Mistakes and What to Make of Them


Life experiences between people tend to both overlap and wildly vary, but one thing is certain: we all make mistakes. Be it something silly or something tragic, people screw up. However, what we do following a mistake is more important than the mistake itself. We have two choices after messing up: we continue making the same choices or we own up and learn to change how we act. Our actions define us. Throughout my life I have made more mistakes than I am willing to admit. Some simple and some drastic. Yet I continue to make mistakes, but I continue to learn from them.

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What Purpose do Mistakes Serve?

Most people consider their screw ups and failures as something we brush under the rug, never to look at again. This kind of thinking leads to repeating our choices, hitting the wall over and over. How are we supposed to progress if we never make it past those hurdles? How are we supposed to grow?

Our mistakes form some of our most important learning experiences. When we make an error it presents us with the chance of self-improvement (I see the willingness to improve as one of the most important characteristics in a person). These chances afford us the opportunity to learn what NOT to do vs what to do. They happen to prevent us from failing over and over. That said, failure doesn’t mean the end of the world.

Mistakes Aren’t the End of the World, they Open It

When you first realized you messed up, you may feel like your world is on fire. It isn’t, but it’s normal to feel that way. Always remember “everyone makes mistakes” is quite true. The primary blame for your mistakes does fall on you, yet this is rather easy to forget when one tries to assign blame on others. The world seems much larger once you accept your mistakes. You start realizing all the other possibilities when it comes to decision making, you have an easier time trying things differently.

Pushing Past and Learning from our Failures and Mistakes

When we acknowledge our mistakes, screw ups, and failures we give ourselves something to stand upon. It takes a lot to admit you messed up, but when you do, you push past it. Many successful people are known for making quite a bit of mistakes. One of my favorite singers/songwriters, Johnny Cash,  made plenty during his life, but it didn’t stop him from achieving his goals. Recently I found a quote of his: “You build on failure. You use it as a stepping stone. Close the door on the past. You don’t try to forget the mistakes, but you don’t dwell on it. You don’t let it have any of your energy, or any of your time, or any of your space.”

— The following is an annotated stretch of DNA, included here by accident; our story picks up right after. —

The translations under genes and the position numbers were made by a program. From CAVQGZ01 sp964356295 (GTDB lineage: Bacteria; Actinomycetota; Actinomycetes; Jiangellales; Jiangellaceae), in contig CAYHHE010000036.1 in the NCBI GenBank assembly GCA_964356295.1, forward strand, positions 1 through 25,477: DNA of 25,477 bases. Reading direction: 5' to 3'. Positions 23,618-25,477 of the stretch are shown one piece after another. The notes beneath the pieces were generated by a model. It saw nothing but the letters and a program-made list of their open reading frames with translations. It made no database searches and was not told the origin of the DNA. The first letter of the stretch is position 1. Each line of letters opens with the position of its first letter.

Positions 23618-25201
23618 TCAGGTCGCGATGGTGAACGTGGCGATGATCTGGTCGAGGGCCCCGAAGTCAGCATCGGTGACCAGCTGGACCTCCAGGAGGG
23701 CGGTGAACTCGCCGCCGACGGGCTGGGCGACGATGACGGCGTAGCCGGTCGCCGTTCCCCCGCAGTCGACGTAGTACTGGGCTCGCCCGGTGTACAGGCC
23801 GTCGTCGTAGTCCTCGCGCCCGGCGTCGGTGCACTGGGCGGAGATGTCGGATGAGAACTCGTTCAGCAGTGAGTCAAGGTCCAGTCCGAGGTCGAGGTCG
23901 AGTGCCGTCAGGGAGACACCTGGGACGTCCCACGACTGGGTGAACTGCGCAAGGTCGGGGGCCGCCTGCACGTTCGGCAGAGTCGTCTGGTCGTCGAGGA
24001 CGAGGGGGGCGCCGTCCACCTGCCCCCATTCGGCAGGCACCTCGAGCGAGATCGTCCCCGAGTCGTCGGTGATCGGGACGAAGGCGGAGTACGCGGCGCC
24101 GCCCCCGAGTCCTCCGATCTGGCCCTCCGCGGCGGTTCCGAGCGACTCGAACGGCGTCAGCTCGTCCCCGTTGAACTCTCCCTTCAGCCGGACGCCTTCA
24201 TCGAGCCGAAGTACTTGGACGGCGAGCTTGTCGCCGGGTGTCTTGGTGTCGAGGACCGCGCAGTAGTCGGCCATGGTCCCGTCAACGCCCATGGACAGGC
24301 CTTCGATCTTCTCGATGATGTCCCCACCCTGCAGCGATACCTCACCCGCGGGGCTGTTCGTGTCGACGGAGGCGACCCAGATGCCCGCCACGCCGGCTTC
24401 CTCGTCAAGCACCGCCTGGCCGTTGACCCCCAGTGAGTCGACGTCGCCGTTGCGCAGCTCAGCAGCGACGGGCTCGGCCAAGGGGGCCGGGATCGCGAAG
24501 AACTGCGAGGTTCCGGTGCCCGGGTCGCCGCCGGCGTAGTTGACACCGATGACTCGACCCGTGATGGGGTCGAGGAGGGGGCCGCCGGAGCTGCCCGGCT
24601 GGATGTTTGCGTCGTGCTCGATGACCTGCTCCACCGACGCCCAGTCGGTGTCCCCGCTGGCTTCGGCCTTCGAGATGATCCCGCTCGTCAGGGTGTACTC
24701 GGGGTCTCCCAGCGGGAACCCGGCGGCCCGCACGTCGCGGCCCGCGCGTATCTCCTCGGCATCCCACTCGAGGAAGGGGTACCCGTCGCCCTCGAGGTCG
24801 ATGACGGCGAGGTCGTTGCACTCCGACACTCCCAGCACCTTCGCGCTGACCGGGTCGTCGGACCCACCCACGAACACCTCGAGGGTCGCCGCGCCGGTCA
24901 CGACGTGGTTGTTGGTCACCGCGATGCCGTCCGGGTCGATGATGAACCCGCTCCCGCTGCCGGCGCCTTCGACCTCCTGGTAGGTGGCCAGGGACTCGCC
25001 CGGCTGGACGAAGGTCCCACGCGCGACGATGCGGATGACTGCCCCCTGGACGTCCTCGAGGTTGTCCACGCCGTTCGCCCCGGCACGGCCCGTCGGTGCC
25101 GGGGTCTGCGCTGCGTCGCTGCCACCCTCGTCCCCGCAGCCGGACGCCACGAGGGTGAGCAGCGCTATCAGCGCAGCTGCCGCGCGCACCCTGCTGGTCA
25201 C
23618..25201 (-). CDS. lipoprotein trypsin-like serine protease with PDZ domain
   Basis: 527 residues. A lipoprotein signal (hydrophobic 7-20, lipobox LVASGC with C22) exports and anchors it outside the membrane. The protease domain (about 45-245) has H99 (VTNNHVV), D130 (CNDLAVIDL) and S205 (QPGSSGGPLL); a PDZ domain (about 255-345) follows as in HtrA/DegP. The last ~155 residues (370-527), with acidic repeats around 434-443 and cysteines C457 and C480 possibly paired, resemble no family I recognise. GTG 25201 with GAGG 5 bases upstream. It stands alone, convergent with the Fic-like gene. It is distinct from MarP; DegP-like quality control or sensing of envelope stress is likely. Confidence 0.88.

When Johnny Cash said not to dwell on our failures, I believe he means not to let them become our dominant thoughts. Letting our mistakes define us prevents us from moving past, from making progress. But using them as stepping stones provides us with the motivation to do better. The drive to improve upon one’s failures drives many successful people to push themselves. Two good examples are Gatorade’s “The Secret to Victory” and Nike’s classic “Failure” ads.

In Gatorade’s ad, athletes like Micheal Jordan and the Manning brothers tell us that they succeeded because they failed. In Micheal Jordan’s “Failure” ad, he tells us all about his failures and mistakes. Much like Johnny Cash, they’re telling us that failure serves as a launch pad for success. Personally I feel that this is the truth for everyone, not just the rich and popular.

Owning and Using Our Mistakes to Our Benefit

Once we acknowledge that we screwed up, made the wrong choice, failed, and that it’s our fault, we finally see it as our path to success. We’re good to go. But in order to do this, we must breakdown how and why we made the mistake. Rather than looking at the event or choice from one side or assign blame, we need to attack it from multiple angles. Doing so allows us to perceive in ways that we hadn’t before. You have to ask yourself things like “why did i do that,” “what could i do to keep from doing this again,” “how can I make this right,” and “where do we go from here?” Answering questions like these are vital (there are always more questions and angles of course).

After we figure out how and why we did what we did, we can learn how to prevent ourselves from repeating those same mistakes. A personal example that is occasionally reoccurring in my life is that I can get over-confident, screw up, and often get stuck on dwelling on it. Once I say to myself “I messed up” and completely take ownership of my failure, I see how to prevent it from occurring again. This often happened with me in school because I would usually work too fast and mistakes would slip right under my nose. This taught me to slow down instead of taking everything at full throttle. As a result, ended up making raising my GPA and landing on the dean’s list twice.

Using your mistakes as your driving force for self-improvement can be a powerful tool. Just don’t dwell on them too much and you’ll find yourself on the way to success.


Further Reading on Mistakes

Failure Is Essential to Learning – Edutopia

Learning from failure – The Economist

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